52 Ancestors in 52 Weeks: Blended Family

The following entry is about the Stork family. They were one of the first pioneer families to settle in the Washington County area. 

Barry Graul, great-grandson of the Reverend Doctor Jacob Graul (a neighbor of Peter Jaeger), and I have been in contact for nearly five years. Barry has visited his ancestors’ farms and became acquainted with Aunt Delores (Gummelt), who helped him learn more about his family’s history. I learned last year that Barry’s great-great-grandfather, Philipp Peter Stork, was buried on what is now Dodd Lange’s farm, in Burton. The grave sits alone, next to the Stork house which in recent years has fallen into ruin. Philipp Peter Stork’s life and death is a very interesting one and at Barry’s request, I set out to find the grave. I located the address of the farm, and it was by sheer luck that I connected with Dodd. While driving past the farm with two cousins, we saw him working in the field and waved him over. Dodd and I made arrangements for me to visit the grave and got together about nine months later when the weather was favorable.

Philipp Peter Stork, born November 18, 1798, hailed from the little village of Dienethal, Duchy of Nassau, in modern-day Germany. As he grew, he learned the trade of “Schneidermeister” which is a master tailor. He was married his first wife, Henriette Justine Reck, on June 22, 1828. Sadly, she passed away six months later. Philipp married his second wife Maria Elisabeth Paul, in 1830. They had five children, but only two survived to come to America: Johann Philipp and Karl Christian. Philipp sadly lost his second wife on May 6, 1837, just one month after their daughter Karoline was born, likely due to complications from childbirth. He married his third wife Marie Karoline Goeth four months later and shortly afterwards, the infant Karoline died. Philipp and Marie had five children, one of whom died in infancy.

The couple was adventurous and sailed to America in December 1845. After landing in Galveston, they travelled to Winedale and settled near the Nassau Plantation. The Storks purchased land jointly with Burkhardt and Mayer families (the land was later split among the three). The families began work immediately to build houses and establish their farms. Philipp Peter and Marie Karoline had a child there named Adolph on February 9, 1849. Their good fortune did not last long. On September 29, 1849, Philipp Peter died of a “high fever” after cutting logs. It is likely that he died of yellow fever or malaria (then often called “black water fever”).

Just as the family was starting to establish their lives as Americans, Karoline was left a widow with a farm and seven children to take care of. What was she to do? Philipp Peter Stork died without leaving a will. On September 26, 1850, Gottfried Braun was appointed as the principal administrator of her estate and the legal guardian of her children. They were married shortly thereafter. One can’t help but wonder if this was a marriage of love or convenience. Caroline (she began spelling her name with a “C” at the time of her marriage to Gottfried) needed a helper and she did not have relatives around her to offer assistance. Her eldest children Johann and Karl, ages 16 and 14 were still not old enough to manage a farm and the family.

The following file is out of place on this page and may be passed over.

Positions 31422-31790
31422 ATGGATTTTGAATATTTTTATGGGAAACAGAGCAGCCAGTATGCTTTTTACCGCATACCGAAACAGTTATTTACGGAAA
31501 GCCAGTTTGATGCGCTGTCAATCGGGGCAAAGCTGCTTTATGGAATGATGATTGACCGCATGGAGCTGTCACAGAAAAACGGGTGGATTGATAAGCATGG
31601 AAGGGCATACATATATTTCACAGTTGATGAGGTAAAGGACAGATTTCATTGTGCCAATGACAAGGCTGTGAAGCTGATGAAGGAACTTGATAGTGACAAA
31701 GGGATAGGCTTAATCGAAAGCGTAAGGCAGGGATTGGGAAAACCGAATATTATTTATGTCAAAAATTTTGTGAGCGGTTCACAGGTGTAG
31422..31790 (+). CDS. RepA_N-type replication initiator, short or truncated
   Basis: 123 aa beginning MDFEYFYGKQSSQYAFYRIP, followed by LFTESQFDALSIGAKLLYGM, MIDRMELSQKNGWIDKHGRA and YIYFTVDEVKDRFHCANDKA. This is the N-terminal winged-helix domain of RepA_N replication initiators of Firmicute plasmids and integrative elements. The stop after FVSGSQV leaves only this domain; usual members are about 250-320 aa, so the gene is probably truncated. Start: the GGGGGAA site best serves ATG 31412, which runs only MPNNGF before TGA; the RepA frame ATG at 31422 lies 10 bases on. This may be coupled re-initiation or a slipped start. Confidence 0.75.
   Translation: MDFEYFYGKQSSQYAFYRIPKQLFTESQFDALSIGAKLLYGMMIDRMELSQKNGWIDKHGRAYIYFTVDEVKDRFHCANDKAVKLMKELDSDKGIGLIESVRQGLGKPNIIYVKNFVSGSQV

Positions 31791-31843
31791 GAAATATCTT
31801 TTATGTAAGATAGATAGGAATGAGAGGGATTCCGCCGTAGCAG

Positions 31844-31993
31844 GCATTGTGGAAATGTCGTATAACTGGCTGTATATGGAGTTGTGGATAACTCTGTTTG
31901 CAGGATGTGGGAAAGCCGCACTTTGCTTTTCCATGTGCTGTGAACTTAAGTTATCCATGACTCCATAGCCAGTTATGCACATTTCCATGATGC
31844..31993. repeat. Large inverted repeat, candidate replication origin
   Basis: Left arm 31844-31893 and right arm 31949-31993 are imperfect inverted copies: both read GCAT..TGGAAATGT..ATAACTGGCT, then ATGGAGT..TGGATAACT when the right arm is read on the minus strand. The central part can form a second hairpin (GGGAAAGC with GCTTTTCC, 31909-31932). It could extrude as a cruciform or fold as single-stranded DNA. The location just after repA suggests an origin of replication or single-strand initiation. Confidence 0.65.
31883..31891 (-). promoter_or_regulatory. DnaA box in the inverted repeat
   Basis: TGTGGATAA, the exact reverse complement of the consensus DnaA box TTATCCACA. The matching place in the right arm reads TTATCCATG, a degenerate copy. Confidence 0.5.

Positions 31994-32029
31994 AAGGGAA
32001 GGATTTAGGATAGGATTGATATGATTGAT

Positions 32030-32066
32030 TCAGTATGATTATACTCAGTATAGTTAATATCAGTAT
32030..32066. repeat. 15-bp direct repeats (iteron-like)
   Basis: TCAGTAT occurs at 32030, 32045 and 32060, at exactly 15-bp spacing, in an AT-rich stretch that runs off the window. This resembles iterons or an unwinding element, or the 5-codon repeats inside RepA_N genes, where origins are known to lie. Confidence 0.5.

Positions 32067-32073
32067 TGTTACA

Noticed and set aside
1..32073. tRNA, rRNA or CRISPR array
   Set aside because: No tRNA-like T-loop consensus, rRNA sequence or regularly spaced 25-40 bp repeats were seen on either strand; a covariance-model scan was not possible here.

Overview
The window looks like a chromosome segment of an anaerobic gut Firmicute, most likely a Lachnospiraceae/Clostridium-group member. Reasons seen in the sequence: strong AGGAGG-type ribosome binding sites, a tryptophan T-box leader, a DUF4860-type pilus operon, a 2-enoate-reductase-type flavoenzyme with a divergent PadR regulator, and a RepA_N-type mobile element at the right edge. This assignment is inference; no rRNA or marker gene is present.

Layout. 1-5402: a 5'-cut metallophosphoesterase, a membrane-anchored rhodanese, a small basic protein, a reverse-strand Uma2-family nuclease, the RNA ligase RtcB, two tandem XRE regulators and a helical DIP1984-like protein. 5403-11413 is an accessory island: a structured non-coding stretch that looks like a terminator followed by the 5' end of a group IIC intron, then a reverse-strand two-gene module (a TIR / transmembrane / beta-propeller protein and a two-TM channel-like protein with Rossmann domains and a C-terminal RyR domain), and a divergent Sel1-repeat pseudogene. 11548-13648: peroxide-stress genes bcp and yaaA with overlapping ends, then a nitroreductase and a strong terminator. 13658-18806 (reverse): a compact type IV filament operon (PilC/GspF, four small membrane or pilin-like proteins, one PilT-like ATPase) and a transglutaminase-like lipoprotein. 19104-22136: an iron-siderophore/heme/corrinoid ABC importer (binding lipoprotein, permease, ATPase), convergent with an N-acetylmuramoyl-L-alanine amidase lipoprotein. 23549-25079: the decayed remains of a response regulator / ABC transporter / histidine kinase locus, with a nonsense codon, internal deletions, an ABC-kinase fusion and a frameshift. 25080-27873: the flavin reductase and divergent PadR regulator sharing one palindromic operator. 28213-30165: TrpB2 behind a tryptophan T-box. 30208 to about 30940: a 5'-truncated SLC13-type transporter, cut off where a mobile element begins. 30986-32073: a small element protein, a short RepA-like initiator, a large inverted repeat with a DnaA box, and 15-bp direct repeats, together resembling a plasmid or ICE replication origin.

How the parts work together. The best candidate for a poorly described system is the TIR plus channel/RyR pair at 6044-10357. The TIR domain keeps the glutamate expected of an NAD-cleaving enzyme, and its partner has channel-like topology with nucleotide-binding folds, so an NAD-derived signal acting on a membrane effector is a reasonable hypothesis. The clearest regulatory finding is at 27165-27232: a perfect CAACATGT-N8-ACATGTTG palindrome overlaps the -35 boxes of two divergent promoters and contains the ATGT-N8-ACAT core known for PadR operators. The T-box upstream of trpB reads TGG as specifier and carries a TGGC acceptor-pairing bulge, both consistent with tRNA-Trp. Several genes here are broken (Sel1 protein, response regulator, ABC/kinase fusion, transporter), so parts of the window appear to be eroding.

What we do know is that Johann never did accept his stepmother’s decision to remarry. Henry Brenneke, a neighbor, was appointed his guardian a shortly after Gottfried came into the picture. Gottfried and Caroline went on to have two children, Karolina and Rofina, which left a very blended family, with Philipp Peter and Maria Elisabeth’s two children, Philipp Peter and Caroline’s five children (four not counting Johann), and Caroline and Gottfried’s two children.

I imagine it was a challenge for young Philipp to accept his stepfather, after having experienced so many new challenges and successes with his father Philippe Peter. To have someone new come into the picture to take charge so abruptly must have been upsetting. Johann was fortunate to have been accepted into the Brenneke household, where he began using the name “John.” Unfortunately, his story does not have a “Hollywood ending.” John Stork tragically was killed in action on May 15, 1864, while serving in the Union Army. According to oral tradition, he was crossing a field to retrieve water when he was shot by a Confederate sniper. He left behind his wife and daughter, who, surely needing a helper and companion, remarried into the family of Henry Fisher.

It was a challenge to get to Philipp Peter Stork’s grave; however, it was well worth the effort. The space was eerily quiet. One can stand in the grove under the ancestral oak, cedar, and blackjack trees and imagine the cloud of sadness descending on the Stork family, as they mourned their patriarch and pondered an uncertain future. I treated the headstone with D2 to prevent further growth of moss and vegetation and documented the GSP coordinates at the request of the family. The headstone and foot marker are enclosed by a fence. The hand pointing upward signifies the reward of the righteous and the confirmation of life after death. Its inscription, Selig sind die Knechte die der Herr Gott Kommen wachend findet” is translated as “Blessed are those servants whom the Lord when he cometh shall find watching” (Luke 12:37a).

This picture above was taken in the 1970s following restoration. The headstone had fallen down and was broken at the base and near the top. A concrete base was poured at that time and a supporting buttress was added to keep the stone in place.

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